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Golf, Birding and a National Suicide

Updated on October 28, 2017
Black-winged Lapwing
Black-winged Lapwing | Source
Forked-taited Drongo
Forked-taited Drongo | Source
Black-collared Barbet
Black-collared Barbet | Source
Indian Ocean - Eastern Cape. Aloes in fore ground provide food in wnter for Sunbirds
Indian Ocean - Eastern Cape. Aloes in fore ground provide food in wnter for Sunbirds | Source
Dark-capped Bulbul
Dark-capped Bulbul | Source
Impala on Golf Course
Impala on Golf Course | Source
Golf course with a view
Golf course with a view | Source
Wild Dagga, another winter food source for birds
Wild Dagga, another winter food source for birds | Source

West Bank Golf Club in East London, South Africa, has some of the most spectacular sea views imaginable. Sitting in the lounge or in front of the clubhouse, as we were today, you are likely to see a pod of dolphins or a couple of whales in the deep blue water of the Indian Ocean. Today, as we sipped our coffee, Neville, Kobus and I saw none of these. We did see a Cape Gannet, though, diving for food just behind the breaking waves along the rocky coastline. We had earlier stopped to admire four beautifully marked Bontebok and a large group of Impala. One of us had nearly managed to hit one of the Impala, after over clubbing on the 13th.

The birds were also out on this lovely autumn morning and I ticked off on the list in my mind, three kinds of Plover (Crowned, Black winged and Blacksmith), a Black-collared Barbet, an Amethyst Sunbird, a Dusky Flycatcher,a Forked -tailed Drongo, a Red-eyed Dove, a Stone Chat and a Dark-capped Bulbul. The Sunbird was feeding on the Wild Dagga bushes that flower at this time of the year. At the same time I made a mental note to return with my binoculars, camera and bird field guide to check up on some of the birds flitting around in the coastal bush and “fynbos” that line the fairways. Fynbos is a type of brush that is found in the S/E coastal areas of the country, and is the habitat of some of our endemic bird species such as the Cape and Gurney’s Sugarbirds.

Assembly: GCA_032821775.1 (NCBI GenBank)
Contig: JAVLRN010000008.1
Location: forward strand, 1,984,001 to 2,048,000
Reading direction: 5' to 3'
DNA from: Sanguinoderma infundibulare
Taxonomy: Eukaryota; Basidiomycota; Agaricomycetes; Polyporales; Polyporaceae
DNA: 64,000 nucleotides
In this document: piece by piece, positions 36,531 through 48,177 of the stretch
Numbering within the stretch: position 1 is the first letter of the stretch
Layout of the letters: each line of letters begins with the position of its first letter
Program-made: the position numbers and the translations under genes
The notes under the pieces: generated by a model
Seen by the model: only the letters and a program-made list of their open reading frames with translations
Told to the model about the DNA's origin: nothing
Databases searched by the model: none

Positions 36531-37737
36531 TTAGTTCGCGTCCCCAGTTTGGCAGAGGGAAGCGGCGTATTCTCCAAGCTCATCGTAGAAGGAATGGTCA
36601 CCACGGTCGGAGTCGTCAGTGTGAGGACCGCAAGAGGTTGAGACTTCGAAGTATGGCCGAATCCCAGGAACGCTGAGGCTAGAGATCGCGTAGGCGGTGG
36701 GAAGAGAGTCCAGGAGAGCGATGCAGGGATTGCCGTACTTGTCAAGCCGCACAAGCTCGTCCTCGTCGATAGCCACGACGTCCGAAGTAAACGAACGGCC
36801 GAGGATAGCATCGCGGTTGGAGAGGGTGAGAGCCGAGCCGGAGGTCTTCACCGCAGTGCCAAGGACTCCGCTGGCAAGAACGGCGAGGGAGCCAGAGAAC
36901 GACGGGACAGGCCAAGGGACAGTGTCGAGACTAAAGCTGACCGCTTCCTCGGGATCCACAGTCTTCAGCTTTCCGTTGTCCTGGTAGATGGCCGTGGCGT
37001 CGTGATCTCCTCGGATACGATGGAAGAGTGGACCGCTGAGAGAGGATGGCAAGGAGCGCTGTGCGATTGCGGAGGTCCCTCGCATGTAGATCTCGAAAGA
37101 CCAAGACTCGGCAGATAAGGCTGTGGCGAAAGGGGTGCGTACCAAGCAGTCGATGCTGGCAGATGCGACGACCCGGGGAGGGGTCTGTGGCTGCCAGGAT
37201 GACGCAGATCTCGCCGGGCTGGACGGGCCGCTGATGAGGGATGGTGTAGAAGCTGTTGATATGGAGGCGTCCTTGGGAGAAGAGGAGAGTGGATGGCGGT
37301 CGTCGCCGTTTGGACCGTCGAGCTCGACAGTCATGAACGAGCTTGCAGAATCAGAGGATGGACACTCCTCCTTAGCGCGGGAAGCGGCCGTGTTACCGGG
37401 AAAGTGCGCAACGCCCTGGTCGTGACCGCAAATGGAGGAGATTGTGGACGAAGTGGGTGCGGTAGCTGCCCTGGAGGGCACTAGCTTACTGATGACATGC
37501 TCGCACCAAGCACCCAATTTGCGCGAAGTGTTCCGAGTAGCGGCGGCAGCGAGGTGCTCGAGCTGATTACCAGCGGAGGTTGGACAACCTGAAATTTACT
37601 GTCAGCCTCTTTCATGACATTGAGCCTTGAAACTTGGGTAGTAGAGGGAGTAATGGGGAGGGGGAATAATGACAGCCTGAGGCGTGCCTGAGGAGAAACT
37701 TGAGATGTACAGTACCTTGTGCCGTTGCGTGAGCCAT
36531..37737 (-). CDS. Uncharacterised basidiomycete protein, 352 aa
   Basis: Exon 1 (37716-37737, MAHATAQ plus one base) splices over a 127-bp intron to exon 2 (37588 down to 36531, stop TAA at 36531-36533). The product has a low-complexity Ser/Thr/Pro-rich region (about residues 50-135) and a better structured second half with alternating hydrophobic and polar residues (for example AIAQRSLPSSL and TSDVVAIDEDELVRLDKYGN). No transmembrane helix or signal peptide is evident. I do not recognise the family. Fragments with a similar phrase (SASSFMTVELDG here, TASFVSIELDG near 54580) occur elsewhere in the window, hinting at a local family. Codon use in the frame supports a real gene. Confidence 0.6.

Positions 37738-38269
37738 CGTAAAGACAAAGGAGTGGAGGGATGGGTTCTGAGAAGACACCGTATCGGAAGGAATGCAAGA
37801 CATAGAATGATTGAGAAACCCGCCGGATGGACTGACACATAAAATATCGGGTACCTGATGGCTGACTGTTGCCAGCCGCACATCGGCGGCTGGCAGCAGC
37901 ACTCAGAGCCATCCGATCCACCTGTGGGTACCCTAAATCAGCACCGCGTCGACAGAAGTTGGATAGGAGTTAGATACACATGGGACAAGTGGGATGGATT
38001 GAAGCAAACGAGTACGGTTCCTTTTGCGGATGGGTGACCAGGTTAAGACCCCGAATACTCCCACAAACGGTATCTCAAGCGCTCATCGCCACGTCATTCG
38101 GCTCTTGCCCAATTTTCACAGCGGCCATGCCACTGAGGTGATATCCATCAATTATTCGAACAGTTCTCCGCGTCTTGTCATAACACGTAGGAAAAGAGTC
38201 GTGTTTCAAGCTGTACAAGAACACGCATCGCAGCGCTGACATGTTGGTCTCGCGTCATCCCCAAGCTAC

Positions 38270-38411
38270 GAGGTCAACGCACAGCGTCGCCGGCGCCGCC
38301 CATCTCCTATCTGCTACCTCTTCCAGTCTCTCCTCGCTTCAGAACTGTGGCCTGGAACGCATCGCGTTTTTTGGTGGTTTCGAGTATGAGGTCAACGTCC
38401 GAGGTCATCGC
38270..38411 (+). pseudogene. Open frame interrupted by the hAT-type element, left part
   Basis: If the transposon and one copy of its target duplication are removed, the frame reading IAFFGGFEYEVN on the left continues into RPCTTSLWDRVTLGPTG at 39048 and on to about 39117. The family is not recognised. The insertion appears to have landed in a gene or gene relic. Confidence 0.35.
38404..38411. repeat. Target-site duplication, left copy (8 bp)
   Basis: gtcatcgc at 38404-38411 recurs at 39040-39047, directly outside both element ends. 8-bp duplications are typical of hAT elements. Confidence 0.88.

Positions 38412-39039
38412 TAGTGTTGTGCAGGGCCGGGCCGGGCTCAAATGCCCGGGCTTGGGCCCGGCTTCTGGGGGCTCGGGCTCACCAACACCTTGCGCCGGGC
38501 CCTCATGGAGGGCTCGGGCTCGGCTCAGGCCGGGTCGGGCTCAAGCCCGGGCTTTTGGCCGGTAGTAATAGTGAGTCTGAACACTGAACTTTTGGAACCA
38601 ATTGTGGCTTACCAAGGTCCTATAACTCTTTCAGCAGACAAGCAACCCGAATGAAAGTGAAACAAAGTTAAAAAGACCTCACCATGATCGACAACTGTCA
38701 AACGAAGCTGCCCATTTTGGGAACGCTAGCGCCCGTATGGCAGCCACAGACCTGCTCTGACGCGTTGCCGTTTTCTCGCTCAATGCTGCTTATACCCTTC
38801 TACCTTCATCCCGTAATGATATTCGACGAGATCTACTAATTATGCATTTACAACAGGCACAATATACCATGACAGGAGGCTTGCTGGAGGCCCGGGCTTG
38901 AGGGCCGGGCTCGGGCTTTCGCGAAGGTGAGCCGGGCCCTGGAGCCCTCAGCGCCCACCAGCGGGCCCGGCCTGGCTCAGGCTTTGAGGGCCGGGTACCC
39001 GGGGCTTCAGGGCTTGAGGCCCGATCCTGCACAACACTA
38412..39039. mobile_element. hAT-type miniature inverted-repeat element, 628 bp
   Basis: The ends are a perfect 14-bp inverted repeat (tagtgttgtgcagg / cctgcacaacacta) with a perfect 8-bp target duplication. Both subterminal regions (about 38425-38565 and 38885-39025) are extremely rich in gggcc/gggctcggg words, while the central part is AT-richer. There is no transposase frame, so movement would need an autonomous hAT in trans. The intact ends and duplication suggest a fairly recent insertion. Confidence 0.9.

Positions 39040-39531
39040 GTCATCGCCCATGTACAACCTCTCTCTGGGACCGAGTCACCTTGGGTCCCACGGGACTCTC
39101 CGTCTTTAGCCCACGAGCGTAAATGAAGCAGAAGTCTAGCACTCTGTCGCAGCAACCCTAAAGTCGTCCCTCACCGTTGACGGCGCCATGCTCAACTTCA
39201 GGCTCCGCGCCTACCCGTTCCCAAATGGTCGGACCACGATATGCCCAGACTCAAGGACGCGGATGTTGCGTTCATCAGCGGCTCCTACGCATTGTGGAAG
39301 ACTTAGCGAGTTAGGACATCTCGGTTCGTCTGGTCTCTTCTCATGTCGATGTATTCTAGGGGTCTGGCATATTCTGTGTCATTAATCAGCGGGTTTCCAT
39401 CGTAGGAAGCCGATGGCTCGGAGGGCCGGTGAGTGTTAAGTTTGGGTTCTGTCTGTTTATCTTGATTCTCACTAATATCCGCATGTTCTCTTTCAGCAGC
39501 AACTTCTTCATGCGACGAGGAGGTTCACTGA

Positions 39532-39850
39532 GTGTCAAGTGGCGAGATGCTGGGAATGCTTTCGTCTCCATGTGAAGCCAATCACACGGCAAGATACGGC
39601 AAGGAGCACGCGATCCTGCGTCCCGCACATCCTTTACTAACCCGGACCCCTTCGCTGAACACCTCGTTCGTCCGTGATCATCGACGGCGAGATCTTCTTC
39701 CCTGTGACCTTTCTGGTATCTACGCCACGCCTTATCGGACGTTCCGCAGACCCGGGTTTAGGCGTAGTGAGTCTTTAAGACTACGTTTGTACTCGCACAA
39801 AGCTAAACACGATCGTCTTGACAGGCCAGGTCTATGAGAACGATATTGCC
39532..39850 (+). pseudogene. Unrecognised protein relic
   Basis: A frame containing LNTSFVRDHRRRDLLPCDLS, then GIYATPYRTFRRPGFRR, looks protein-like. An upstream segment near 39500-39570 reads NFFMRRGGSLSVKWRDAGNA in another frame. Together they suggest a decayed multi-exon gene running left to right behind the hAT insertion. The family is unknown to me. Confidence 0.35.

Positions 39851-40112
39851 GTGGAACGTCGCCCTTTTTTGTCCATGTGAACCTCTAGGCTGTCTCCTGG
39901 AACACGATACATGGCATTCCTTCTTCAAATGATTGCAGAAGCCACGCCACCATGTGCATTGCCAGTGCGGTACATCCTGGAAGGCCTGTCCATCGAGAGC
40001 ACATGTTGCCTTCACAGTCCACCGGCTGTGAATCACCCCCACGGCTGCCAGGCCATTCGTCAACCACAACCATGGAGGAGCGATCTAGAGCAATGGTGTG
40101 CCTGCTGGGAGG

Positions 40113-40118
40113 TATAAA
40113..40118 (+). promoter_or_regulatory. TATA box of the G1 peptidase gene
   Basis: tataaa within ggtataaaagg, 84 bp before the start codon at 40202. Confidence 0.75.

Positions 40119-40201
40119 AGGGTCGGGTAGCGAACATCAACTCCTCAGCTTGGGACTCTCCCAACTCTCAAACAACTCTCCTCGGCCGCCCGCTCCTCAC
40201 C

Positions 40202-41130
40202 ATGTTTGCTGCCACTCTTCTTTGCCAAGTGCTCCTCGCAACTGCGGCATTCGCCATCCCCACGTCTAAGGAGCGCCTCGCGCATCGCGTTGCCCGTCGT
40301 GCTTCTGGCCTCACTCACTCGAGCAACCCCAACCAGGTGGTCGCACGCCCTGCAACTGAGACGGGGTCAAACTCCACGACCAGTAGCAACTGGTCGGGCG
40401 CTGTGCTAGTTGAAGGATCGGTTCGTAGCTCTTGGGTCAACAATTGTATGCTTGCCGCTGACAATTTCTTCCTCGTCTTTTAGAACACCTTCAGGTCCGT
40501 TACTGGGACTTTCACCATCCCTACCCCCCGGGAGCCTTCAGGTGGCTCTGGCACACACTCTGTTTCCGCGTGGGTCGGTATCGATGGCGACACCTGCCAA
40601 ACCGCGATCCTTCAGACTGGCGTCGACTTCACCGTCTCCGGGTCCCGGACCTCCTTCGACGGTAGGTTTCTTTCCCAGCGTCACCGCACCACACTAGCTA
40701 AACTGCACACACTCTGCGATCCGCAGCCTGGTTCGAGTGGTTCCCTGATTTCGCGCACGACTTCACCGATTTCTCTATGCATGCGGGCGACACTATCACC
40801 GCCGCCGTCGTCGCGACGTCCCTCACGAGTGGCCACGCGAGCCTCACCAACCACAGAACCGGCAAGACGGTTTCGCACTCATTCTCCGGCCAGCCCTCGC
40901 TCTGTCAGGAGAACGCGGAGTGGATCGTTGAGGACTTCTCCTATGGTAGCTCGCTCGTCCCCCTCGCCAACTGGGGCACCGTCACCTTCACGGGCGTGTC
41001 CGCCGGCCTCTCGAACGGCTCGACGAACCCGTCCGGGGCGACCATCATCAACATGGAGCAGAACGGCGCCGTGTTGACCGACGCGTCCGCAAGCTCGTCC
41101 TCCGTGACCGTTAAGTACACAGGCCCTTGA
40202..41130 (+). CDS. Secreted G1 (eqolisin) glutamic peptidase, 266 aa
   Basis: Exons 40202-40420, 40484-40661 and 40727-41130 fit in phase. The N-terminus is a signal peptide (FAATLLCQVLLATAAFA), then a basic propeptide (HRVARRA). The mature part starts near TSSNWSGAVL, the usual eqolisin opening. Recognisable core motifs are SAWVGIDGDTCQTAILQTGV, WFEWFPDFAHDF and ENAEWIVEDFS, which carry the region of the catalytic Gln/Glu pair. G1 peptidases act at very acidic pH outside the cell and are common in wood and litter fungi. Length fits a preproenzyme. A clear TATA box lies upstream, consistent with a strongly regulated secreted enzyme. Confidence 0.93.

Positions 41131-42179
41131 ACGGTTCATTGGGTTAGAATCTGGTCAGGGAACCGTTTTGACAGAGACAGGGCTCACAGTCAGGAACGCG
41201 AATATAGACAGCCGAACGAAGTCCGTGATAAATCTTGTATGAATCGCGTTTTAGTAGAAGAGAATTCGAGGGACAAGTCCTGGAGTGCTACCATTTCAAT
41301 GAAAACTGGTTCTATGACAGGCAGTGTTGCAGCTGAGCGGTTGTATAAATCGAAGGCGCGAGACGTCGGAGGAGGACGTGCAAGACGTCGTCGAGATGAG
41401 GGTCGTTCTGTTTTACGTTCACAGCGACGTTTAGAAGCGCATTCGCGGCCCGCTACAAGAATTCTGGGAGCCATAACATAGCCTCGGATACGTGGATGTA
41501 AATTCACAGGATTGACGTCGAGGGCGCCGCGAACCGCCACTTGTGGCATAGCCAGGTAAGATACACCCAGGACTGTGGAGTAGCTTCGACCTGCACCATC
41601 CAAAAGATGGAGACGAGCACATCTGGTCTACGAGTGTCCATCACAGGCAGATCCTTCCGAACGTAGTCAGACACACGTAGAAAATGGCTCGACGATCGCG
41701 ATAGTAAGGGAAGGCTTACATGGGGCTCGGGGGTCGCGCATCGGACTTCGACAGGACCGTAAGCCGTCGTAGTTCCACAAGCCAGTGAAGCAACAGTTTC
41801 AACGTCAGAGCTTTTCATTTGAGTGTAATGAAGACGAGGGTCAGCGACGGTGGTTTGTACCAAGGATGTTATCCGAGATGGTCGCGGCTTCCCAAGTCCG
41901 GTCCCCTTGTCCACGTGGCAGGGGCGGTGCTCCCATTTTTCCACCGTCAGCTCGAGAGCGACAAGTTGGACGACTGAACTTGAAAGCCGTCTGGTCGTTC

As we sat admiring the view after our round of golf, we could see the rocky outcrop called Cove Rock to the south west. That brings me to the sad story of the “Suicide of the Xhosa Nation”. In 1856 a young Xhosa maiden named Nongquase claimed to have seen a vision while fetching water for her family at the nearby river. She proclaimed that on the 18th of February 1857 a huge storm would arrive and the fore fathers of the Xhosa nation would rise out of the sea and together with the wind, drive the white people and all Xhosas who had disobeyed the spirits of their fore fathers, into the sea. Despite efforts from the Cape Government Administrators and missionaries to counter this delusion, the people by and large believed her. This led to the people killing their cattle, destroying their crops and building huge “kraals” for the cattle that would accompany the warriors coming from the sea. The place where the fore fathers and cattle would come out of the sea was to be at Cove Rock, which had specific spiritual meaning to the Xhosa Nation.

Sadly as the day arrived, nothing happened. It is estimated that more than 60 000 Xhosas died in the ensuing seasons in spite of large amount of food aid that came from the authorities and missionaries in this area. This marked the end of the military power of the Xhosa nation. The book by Mostert, called “Frontiers,” gives a very interesting history of this part of the African Continent, including the tragic story of Nongquase, who mislead a nation.

Reference: Frontiers by Noel Mostert- described as: The Epic of South Africa's creation and the Tragedy of the Xhosa People.


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    • Frank Atanacio profile image

      Frank Atanacio 5 years ago from Shelton

      man Johan this was an awesome hub.. should have been hub of the day

    • Johan Smulders profile image

      Johan Smulders 5 years ago from East London, South Africa

      Thanks for the feedback

    • aviannovice profile image

      Deb Hirt 5 years ago from Stillwater, OK

      Voted awesome and up. That's the ticket! I like hearing about your birds and a little folklore.

    • Gill Harris profile image

      Gill Harris 5 years ago from South Africa

      Didn't realise cove Rock was involved in the Xhosa story. Very interesting. Was needing to ID the pair of black-winged lapwings that I spotted Sunday. No need anymore!

    • Johan Smulders profile image

      Johan Smulders 5 years ago from East London, South Africa

      Thanks for the comment. Iowa is a great state, love the flyfishing.

    • WillStarr profile image

      WillStarr 5 years ago from Phoenix, Arizona

      One of God's greatests gifts is the bird kingdom. I grew up in Iowa, and my grandmother taught me to care for both the winter and summer birds, and appreciate them all. I still do, but I'm not the expert you are.

      Excellent Hub!